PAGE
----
Posting Images: Harnessing The Art Of Social Media Pictures

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Photo by zola-studio via FlickrIf you’re setting out to establish an author brand, then images may be your best friend—both on your website and on your social media platform. Whether your images go viral or simply resonate with your fans, your pics are social media party favors that help ensure people are having a good time on your page.

So take advantage of key promotional opportunities by learning the art of posting images on social media sites like Facebook, Twitter, LinkedIn, Tumblr, Goodreads, Pinterest—and your own author website.

What Images Or Photos Do People Want To See?

Who doesn’t love pictures of grumpy cats and fat puppies? Enhance your social media content with pictures that draw people in. People want eye candy—images that inspire, make them laugh, or go “Aw…” They like photos of cute animals, funny photos with captions, pictures of signs with terrible typos, inspirational images, and motivational quotes.

When it comes to the Web, a striking image has more power than text alone. People are much more likely to take notice of a funny meme than a paragraph-long posting about your latest novel. Photos and other forms of visual content keep your readers interested!

What To Avoid Posting:

Let’s emphasize that an embarrassing photo or image can be linked anywhere and everywhere on the Internet. As a writer, you’d rather be known for your publication credits than pictures of you waving an empty tequila bottle or passed out by the pool.

For safety’s sake on social networks, don’t post pictures of your kids on public access sites, and don’t encourage an unprofessional reputation by posting pictures of yourself in racy attire or bathing suits.

Also, avoid the bathroom mirror shot—you know, the duck-lipped self-portrait so popular among teenagers… For more tips on what to avoid online, check out our article: The Eleven Deadly Sins of Online Promotion for Writers.

More Helpful Hints:

  1. Add text to your photos. Some pictures are so adorable or funny, they can stand alone, but photos with captions are more likely to be shared by others.
  2. Have a professional photograph taken of yourself, something that would be appropriate for a broad audience. Go for a professional, yet warm image to help people put a face to the name.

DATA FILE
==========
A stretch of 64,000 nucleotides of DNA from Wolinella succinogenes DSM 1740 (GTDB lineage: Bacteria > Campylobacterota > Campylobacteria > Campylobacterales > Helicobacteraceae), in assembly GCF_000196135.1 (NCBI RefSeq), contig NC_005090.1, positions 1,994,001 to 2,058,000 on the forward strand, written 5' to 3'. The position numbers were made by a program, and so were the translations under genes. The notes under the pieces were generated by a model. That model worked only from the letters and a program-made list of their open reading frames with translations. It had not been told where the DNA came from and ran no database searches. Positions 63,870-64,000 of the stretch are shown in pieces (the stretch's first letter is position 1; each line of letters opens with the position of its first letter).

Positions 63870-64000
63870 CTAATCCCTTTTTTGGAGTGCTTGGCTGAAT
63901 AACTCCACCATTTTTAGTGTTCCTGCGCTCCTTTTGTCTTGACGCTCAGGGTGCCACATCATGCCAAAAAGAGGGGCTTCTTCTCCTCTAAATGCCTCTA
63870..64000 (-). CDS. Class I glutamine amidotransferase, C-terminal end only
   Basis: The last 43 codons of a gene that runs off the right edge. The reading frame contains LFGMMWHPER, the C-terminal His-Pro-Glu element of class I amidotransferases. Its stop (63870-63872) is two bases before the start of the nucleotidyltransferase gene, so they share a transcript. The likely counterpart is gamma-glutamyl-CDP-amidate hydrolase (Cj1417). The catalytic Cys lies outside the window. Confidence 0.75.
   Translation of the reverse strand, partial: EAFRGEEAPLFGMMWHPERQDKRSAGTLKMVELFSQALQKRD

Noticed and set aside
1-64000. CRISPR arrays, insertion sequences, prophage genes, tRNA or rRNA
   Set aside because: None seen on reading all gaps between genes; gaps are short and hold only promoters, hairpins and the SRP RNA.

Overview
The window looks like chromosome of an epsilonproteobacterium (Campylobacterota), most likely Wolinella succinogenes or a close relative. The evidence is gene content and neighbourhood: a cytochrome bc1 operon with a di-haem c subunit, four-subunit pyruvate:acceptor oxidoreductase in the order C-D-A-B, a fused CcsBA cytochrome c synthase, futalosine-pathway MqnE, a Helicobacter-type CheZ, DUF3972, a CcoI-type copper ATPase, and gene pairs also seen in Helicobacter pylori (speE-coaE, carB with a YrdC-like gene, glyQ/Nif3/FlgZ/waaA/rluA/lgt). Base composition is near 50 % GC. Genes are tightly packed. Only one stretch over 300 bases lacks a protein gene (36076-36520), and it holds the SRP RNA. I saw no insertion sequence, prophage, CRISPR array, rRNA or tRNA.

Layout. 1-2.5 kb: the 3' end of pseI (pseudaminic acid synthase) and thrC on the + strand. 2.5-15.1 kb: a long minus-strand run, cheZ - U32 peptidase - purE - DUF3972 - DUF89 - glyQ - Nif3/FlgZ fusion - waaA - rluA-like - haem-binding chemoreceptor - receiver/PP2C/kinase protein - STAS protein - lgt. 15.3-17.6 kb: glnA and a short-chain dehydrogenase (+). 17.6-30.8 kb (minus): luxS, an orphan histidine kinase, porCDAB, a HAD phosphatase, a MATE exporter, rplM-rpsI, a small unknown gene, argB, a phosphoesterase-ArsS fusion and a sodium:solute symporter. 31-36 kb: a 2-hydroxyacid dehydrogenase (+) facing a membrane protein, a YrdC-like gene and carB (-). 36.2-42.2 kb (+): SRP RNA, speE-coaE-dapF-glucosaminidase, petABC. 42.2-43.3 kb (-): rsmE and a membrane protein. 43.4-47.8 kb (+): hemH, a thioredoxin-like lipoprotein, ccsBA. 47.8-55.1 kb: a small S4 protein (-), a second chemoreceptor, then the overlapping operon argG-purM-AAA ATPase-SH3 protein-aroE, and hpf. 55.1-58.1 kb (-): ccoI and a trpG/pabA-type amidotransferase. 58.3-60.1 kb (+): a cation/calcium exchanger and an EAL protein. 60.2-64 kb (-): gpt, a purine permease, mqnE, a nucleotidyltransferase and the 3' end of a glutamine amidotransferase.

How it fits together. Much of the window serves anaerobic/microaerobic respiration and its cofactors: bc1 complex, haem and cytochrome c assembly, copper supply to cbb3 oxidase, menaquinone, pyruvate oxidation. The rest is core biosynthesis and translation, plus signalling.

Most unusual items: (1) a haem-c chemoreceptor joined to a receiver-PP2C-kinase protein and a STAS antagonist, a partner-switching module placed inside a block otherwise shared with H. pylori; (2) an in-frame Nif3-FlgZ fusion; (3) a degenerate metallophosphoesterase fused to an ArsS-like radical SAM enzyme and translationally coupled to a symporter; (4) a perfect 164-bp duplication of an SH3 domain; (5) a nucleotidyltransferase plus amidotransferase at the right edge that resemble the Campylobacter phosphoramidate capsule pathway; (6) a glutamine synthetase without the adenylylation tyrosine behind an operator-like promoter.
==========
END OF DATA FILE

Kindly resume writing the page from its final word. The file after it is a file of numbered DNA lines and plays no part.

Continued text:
3. Take advantage of Pinterest, a social networking site that appeals to creative types—perfect for writers! If you have a blog, make sure you insert at least one image that readers can “pin” for each post, and tap into a wider audience. The pins can also be shared on Twitter and Facebook.
  4. Spread the word of your accomplishments! Have you won an award, received a great review, or published a poem in a literary magazine? Take a screen shot of the award, the review, or the cover of the magazine and toot your own horn.
  5. Use stock images or edit your own to illustrate a blog post. There are dozens of sites offering stock images—some are inexpensive, others more expensive, and some are freebies. (Check carefully for usage rights!) If you’re using your own images, there are many photo editing programs you can use to add text, crop, or otherwise enhance the photo.
  6. Nonfiction authors, you can use pictures and videos related to your subject matter to establish your expertise. If you wrote a how-to book about building tree houses, post images of some of the world’s craziest-looking tree houses or a how-to video of yourself demonstrating building techniques.
  7. Make sure your pictures are at least 400 to 500 pixels wide. Social media readers tend to scan quickly, and they’re more likely to skip over posts with tiny images.

By mastering the art of posting images on popular social networking sites like Twitter, Facebook, LinkedIn, and Pinterest, you can help boost your engagement with fans. Whether you’re posting images of your book cover, pictures of yourself at a writer’s conference, or simply catching people’s eyes with a meme of cuddly koala bears, visual content increases the success of your social media strategy.

And let’s not forget about the power of a strong website and blog. Don’t have an author website? Web Design Relief can create an affordable, custom site for you—we take care of the technical details, while you maintain full control. Let’s get started!

QUESTION: What kind of photos work well for you?

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